Brussels, London, 2 July 2018
Major investors, the water industry and environmental and public health NGOs representing thousands of EU citizens have today urged the European Commission (EC) to take ambitious action on pharmaceuticals in the environment, in light of the growing threat of Antimicrobial Resistance (AMR) and amid fears of a ‘fatal’ weakening of the EC’s upcoming strategic approach to tackle the issue. At the same time, another letter from Indian NGOs, health professionals and communities affected by pharmaceutical pollution also calls for EU action to address this problem.
The letters highlight the devastating human health and economic risks of AMR, and call for a closing of the gap in EU environmental regulation, which currently does not cover impacts of pharmaceuticals throughout their lifecycle.
The first letter states: “In light of recent media reports (1) indicating a weakening of the European Commission’s resolve to tackle the very serious impacts of pharmaceutical pollution on the environment, we are writing to urge you to ensure that key measures to address these are included in the upcoming strategic approach on pharmaceuticals in the environment (PiE). Active pharmaceutical ingredients (APIs) are currently excluded from EU environmental regulation, which is untenable in light of the risk these pose to the environment and to human and animal health.”
The macro economic implications of the antibiotic resistance crisis are hugely significant. Drug-resistant infections are predicted to cost the world $100 trillion in lost output between now and 2050,(2) which is more than the current global economy. The WHO estimates that in the EU alone, the issue is costing more than $1.5 billion in healthcare expenses and productivity losses.(3) Sasja Beslik, Head of Group Sustainable Finance at Nordea, an investor with over €300 billion in assets under management, said: “We have to change this together, millions of people are impacted.”
Abigail Herron, Global Head of Responsible Investment at Aviva Investors, said: “From the farm to pharma, from livestock to life sciences, complacency in the stewardship of our irreplaceable antibiotics has led to dangerously high levels of antimicrobial resistance that risks wiping $100 trillion off potential global output by 2050. We strongly urge policy makers and companies to work together to address polluting practices throughout their supply chains.”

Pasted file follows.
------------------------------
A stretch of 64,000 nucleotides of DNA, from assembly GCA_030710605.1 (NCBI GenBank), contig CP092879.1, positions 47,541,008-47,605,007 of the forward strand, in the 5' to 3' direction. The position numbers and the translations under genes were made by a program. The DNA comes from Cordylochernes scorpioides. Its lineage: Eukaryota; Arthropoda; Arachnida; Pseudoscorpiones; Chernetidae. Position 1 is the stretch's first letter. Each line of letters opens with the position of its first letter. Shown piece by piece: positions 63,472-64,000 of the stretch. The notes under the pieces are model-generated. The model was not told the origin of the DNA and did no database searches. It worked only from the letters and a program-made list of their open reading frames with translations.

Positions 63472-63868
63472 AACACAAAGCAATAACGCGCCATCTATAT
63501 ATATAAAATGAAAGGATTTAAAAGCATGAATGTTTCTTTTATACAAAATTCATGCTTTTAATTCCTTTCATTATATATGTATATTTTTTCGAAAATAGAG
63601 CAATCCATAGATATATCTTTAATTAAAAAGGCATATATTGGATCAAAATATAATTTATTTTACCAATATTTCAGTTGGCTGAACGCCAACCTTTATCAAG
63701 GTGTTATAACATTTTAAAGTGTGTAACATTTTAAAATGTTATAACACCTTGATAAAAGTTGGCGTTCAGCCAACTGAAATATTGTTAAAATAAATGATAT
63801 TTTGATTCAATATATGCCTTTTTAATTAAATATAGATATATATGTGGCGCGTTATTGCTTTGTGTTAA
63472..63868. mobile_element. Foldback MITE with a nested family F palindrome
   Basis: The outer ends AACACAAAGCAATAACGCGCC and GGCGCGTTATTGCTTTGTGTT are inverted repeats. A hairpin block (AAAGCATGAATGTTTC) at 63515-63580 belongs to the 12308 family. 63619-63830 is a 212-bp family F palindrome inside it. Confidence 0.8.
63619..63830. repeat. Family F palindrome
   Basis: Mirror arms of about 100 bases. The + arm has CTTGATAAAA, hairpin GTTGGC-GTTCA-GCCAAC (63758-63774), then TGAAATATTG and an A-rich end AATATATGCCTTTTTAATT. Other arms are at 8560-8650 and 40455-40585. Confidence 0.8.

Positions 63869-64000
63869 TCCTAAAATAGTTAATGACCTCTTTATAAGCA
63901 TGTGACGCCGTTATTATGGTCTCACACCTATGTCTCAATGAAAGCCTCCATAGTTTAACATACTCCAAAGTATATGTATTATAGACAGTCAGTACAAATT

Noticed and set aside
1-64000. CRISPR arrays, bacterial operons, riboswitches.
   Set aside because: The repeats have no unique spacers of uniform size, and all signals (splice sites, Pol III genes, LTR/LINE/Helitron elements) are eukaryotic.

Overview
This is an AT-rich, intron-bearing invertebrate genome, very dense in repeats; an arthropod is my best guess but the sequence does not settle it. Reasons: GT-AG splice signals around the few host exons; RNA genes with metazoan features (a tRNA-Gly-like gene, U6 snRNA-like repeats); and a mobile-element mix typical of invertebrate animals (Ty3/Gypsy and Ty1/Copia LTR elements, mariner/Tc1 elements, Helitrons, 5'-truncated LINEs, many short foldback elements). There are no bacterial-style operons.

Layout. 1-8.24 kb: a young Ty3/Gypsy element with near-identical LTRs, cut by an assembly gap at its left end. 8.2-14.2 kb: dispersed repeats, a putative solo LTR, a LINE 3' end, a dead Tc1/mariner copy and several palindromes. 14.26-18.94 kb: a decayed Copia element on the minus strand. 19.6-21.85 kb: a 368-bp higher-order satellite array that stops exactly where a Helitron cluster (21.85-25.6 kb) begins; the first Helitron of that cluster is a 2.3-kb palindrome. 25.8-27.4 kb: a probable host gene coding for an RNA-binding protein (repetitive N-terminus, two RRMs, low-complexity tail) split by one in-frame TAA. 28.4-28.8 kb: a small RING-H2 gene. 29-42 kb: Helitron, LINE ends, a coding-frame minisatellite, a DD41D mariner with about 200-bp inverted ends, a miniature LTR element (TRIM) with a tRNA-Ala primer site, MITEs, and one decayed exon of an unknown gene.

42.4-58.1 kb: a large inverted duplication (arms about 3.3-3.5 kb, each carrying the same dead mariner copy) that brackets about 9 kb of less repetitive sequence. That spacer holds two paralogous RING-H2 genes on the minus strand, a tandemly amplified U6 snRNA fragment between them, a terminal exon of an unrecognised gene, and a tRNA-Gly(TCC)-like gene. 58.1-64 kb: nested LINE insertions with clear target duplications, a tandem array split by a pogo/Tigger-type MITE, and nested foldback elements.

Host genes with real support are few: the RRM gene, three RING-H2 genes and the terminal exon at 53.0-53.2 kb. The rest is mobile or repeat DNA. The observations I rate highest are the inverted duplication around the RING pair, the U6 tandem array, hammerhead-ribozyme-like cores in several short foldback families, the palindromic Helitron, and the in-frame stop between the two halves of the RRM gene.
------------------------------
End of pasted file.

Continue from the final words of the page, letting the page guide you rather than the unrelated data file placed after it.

Nina Renshaw, Secretary-General of the European Public Health Alliance, said: “If AMR were one disease that threatened to kill hundreds of thousands of people in Europe in 20 years’ time, our political leaders would be leaving no stone unturned to make sure that didn’t happen. As Lord Jim O’Neill has recently made clear, the pharmaceutical industry’s voluntary approaches are not delivering solutions. It is absolutely vital that our politicians act quickly and effectively to clean up drug supply chains and decisively stop this cause of AMR at the local level, which threatens to become a global health catastrophe.”
The second letter, signed by 80 Indian public health professionals, consumer rights groups and residents affected by pollution from pharmaceutical manufacturing, draws attention to the impact of pharmaceutical pollution on the health and livelihoods of communities in India, and demands that the European Union take responsibility for the consequences of irresponsible production of pharmaceuticals in third countries.
Shweta Narayan of Community Environmental Monitoring, a program that provides support to pollution impacted communities in India, said: “India is one of the world’s largest manufacturers of pharmaceuticals and the EU one of its key export markets. Indian and multinational drug companies operate here because of cheap labour and lax implementation of environmental laws. The communities affected by pollution have already tried national legal avenues and won several landmark court cases, but this has not led to an improvement in the situation on the ground. This is why the EU cannot turn a blind eye to this problem.”
The letters, sent to President Juncker, VP Timmermans, VP Katainen and Commissioners Vella (Environment), Andriukaitis (Health), Malmström (Trade) and Bienkowska (Industry), call for the inclusion of environmental criteria in the Good Manufacturing Practices (GMP) framework. This would oblige pharmaceutical companies supplying the European market to tackle polluting practices throughout their supply chains, including in third countries such as India.
The European Commission’s strategic approach to pharmaceuticals in the environment (PiE) is already three years overdue, having originally been due for publication in 2015. Oliver Loebel, Secretary General of EurEau concluded: “We need a holistic strategy, addressing the whole life-cycle of pharmaceuticals, to be adopted now. The competent services of DG ENV did all the necessary work so we do not understand where the blockage is.”
The letter from Aviva Investors, Nordea Asset Management, EurEau, European Public Health Alliance (EPHA), European Environmental Bureau (EEB), Pesticide Action Network (PAN) Germany, Health Care Without Harm Europe, Envirohealth Matters and the Changing Markets Foundation can be viewed here
(1) The Guardian, 1 June 2018, Antibiotic apocalypse: EU scraps plans to tackle drug pollution, despite fears of rising resistance Tagesschau, 01.06.2018, Medikamente in Umwelt – Nebenwirkungen weiter zu befürchten
(2) World Bank, 20.09.2016, By 2050, drug-resistant infections could cuse global economic damage on par with 2008 economic crisis
(3) WHO, AMR in the WHO European Region